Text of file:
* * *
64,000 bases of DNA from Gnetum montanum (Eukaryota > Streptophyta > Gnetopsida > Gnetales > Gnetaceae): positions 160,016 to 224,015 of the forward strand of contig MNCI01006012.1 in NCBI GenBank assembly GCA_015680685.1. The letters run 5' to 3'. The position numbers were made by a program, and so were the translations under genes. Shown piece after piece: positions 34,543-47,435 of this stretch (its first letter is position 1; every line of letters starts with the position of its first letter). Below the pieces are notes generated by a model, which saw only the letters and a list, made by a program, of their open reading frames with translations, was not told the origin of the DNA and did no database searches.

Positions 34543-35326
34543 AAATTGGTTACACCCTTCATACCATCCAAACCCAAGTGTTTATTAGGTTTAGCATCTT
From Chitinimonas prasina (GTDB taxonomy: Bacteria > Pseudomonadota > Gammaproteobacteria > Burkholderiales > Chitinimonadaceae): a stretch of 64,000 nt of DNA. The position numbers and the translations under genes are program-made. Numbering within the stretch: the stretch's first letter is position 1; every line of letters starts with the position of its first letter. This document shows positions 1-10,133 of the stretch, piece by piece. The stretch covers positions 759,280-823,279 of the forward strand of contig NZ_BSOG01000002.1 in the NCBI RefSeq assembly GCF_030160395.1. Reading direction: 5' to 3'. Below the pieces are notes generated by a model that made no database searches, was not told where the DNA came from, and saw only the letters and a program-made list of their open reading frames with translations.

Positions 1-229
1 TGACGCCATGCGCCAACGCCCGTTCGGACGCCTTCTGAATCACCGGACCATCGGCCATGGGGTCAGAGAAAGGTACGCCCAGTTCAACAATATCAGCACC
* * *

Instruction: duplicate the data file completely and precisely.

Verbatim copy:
64,000 bases of DNA from Gnetum montanum (Eukaryota > Streptophyta > Gnetopsida > Gnetales > Gnetaceae): positions 160,016 to 224,015 of the forward strand of contig MNCI01006012.1 in NCBI GenBank assembly GCA_015680685.1. The letters run 5' to 3'. The position numbers were made by a program, and so were the translations under genes. Shown piece after piece: positions 34,543-47,435 of this stretch (its first letter is position 1; every line of letters starts with the position of its first letter). Below the pieces are notes generated by a model, which saw only the letters and a list, made by a program, of their open reading frames with translations, was not told the origin of the DNA and did no database searches.

Positions 34543-35326
34543 AAATTGGTTACACCCTTCATACCATCCAAACCCAAGTGTTTATTAGGTTTAGCATCTT
From Chitinimonas prasina (GTDB taxonomy: Bacteria > Pseudomonadota > Gammaproteobacteria > Burkholderiales > Chitinimonadaceae): a stretch of 64,000 nt of DNA. The position numbers and the translations under genes are program-made. Numbering within the stretch: the stretch's first letter is position 1; every line of letters starts with the position of its first letter. This document shows positions 1-10,133 of the stretch, piece by piece. The stretch covers positions 759,280-823,279 of the forward strand of contig NZ_BSOG01000002.1 in the NCBI RefSeq assembly GCF_030160395.1. Reading direction: 5' to 3'. Below the pieces are notes generated by a model that made no database searches, was not told where the DNA came from, and saw only the letters and a program-made list of their open reading frames with translations.

Positions 1-229
1 TGACGCCATGCGCCAACGCCCGTTCGGACGCCTTCTGAATCACCGGACCATCGGCCATGGGGTCAGAGAAAGGTACGCCCAGTTCAACAATATCAGCACC